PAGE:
You'd think by now America's assorted fitness celebrities would know how to teach a safe exercise. For a decade they've been hopping around in spandex and designer sneakers, talking about muscle tone and body alignment so much that -- well, put it this way: Those of us who want to injure ourselves can do it skiing or playing tennis or even shoveling snow. But who needs to collapse in pain while following some perky exercise tape? Nobody. There's no dignity in that.
Still, exercise physiologists shake their heads at some of the moves being passed off as healthy. "The problem is that any celebrity can decide to make an exercise video," says Peg Jordan, a nurse and the editor of American Fitness, the magazine of the Aerobics and Fitness Association, which certifies aerobics instructors. "So you get people who may not know anything about how to protect the back and knees against injury."
Jane Fonda's first video, released in 1981, earned the name "Pain Fonda" because it featured moves that not only burned but could lead to injuries. Most video instruction, including Ms. Fonda's, now seems rooted in the knowledge that viewers should be handled with care. Eighty percent of Americans over 30 have suffered back pain, 20 percent have had knee problems, and not everybody looks terrific in tights. These instructors avoid the many old gym class drills that, even when done up as !B modern aerobic-dance moves, are potentially harmful, if not useless.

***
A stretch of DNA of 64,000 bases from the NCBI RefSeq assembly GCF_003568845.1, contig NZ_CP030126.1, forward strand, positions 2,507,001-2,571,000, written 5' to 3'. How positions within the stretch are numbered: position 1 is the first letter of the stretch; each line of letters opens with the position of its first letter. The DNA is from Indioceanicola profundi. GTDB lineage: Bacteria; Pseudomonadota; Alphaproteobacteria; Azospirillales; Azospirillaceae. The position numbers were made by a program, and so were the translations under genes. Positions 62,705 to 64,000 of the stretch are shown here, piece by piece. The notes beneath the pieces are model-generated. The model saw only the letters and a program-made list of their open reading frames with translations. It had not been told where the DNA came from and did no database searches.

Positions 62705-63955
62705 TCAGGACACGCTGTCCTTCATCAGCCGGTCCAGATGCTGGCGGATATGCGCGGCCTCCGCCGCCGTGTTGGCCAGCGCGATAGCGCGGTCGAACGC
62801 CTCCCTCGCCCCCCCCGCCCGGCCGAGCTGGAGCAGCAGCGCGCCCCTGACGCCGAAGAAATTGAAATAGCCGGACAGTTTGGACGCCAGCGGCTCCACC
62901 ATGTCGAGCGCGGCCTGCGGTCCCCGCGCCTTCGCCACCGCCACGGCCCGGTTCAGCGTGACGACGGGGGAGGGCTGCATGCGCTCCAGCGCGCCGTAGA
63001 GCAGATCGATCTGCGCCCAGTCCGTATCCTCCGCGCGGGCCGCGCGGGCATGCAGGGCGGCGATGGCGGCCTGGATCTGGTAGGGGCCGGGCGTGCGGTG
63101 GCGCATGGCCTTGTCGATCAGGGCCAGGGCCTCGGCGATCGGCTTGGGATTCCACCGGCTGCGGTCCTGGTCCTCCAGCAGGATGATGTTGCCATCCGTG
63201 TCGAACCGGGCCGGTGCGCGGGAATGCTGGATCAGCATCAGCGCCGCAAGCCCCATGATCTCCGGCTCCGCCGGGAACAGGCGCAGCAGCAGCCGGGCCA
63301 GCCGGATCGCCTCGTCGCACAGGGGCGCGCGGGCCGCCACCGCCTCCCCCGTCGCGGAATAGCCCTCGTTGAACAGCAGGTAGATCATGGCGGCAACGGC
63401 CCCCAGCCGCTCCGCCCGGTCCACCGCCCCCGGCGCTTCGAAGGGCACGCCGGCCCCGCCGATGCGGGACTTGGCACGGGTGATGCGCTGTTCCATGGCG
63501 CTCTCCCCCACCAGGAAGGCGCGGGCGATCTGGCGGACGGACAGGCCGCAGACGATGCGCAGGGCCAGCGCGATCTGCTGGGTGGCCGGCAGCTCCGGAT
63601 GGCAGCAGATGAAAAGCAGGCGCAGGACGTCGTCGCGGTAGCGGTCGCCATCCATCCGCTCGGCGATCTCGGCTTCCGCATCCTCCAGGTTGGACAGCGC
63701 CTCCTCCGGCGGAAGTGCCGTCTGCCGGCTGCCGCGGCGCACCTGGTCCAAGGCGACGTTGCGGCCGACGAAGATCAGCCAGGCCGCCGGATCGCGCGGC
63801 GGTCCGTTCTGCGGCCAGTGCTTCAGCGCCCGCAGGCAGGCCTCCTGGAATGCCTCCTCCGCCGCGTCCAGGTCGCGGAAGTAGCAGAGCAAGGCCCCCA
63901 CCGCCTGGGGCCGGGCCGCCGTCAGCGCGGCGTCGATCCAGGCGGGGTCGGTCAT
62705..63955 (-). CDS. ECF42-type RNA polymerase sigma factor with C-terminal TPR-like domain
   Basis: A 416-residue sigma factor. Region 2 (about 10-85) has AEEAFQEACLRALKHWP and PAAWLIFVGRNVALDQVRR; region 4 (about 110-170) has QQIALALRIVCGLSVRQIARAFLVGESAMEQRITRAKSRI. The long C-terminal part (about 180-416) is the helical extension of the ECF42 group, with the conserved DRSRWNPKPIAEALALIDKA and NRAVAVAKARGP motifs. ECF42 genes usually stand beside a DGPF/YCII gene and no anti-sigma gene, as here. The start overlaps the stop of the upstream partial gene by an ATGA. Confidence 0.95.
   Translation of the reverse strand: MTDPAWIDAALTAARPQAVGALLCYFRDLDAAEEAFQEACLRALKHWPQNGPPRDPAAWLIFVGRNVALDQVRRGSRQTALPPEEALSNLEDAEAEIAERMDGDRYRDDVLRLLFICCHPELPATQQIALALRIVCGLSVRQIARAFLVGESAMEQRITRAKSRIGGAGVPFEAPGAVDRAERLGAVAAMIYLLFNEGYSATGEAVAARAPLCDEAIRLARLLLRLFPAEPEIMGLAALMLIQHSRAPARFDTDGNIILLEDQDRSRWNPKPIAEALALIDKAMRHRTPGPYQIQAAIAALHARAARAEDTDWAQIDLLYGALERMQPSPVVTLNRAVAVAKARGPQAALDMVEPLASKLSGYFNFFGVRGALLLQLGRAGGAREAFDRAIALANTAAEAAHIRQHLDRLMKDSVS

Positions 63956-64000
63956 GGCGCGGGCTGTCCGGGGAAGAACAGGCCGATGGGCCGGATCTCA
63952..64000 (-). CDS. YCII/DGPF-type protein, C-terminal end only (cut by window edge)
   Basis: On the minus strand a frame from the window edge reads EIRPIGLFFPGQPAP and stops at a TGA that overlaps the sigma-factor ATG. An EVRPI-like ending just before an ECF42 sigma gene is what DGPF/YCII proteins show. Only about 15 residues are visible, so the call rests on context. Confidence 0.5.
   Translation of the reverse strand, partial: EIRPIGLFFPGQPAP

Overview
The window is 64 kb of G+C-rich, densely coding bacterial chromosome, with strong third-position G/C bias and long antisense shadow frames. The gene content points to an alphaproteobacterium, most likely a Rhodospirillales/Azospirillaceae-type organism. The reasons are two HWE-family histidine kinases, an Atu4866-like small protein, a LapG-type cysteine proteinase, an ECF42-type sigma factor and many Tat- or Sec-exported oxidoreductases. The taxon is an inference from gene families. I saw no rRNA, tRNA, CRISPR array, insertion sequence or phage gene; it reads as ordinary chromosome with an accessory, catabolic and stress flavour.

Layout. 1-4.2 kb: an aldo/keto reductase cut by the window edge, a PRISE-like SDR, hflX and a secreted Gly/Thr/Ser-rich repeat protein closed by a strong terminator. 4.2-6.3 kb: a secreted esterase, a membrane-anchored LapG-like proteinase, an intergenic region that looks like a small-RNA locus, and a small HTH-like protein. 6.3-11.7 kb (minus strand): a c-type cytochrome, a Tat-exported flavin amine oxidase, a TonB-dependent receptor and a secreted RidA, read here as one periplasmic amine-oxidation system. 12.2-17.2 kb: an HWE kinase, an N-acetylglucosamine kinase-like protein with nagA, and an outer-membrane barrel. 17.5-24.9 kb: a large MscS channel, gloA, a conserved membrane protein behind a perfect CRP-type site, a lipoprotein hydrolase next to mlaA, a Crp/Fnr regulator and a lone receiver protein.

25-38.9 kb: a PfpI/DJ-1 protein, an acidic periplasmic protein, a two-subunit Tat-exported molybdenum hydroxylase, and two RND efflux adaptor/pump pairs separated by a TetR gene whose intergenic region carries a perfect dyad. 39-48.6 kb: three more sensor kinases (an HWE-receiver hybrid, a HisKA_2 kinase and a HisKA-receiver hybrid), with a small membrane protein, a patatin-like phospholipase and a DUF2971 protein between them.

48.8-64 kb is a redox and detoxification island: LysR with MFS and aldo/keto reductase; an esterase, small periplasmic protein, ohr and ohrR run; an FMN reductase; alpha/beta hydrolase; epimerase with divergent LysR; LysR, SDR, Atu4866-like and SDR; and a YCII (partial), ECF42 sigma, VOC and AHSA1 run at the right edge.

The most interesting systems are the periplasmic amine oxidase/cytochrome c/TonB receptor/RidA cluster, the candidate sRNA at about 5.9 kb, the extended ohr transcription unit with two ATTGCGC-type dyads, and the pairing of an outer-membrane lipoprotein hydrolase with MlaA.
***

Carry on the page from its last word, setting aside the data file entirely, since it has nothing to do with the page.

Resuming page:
But Ms. Jordan and others still are having to skewer dozens of fitness stars for neglecting safety. Among the most prominent are Jake Steinfeld, the affable, pump-you-up host of ESPN's "Body by Jake," and model Cindy Crawford, whose video topped best-seller lists for months. These two, among others, revive a range of risky techniques. Everybody throws out blanket cautions of some kind -- "Check with your doctor," "Go at your own pace," and the crucial "Keep breathing" -- but many neglect to mention more useful warnings. Namely: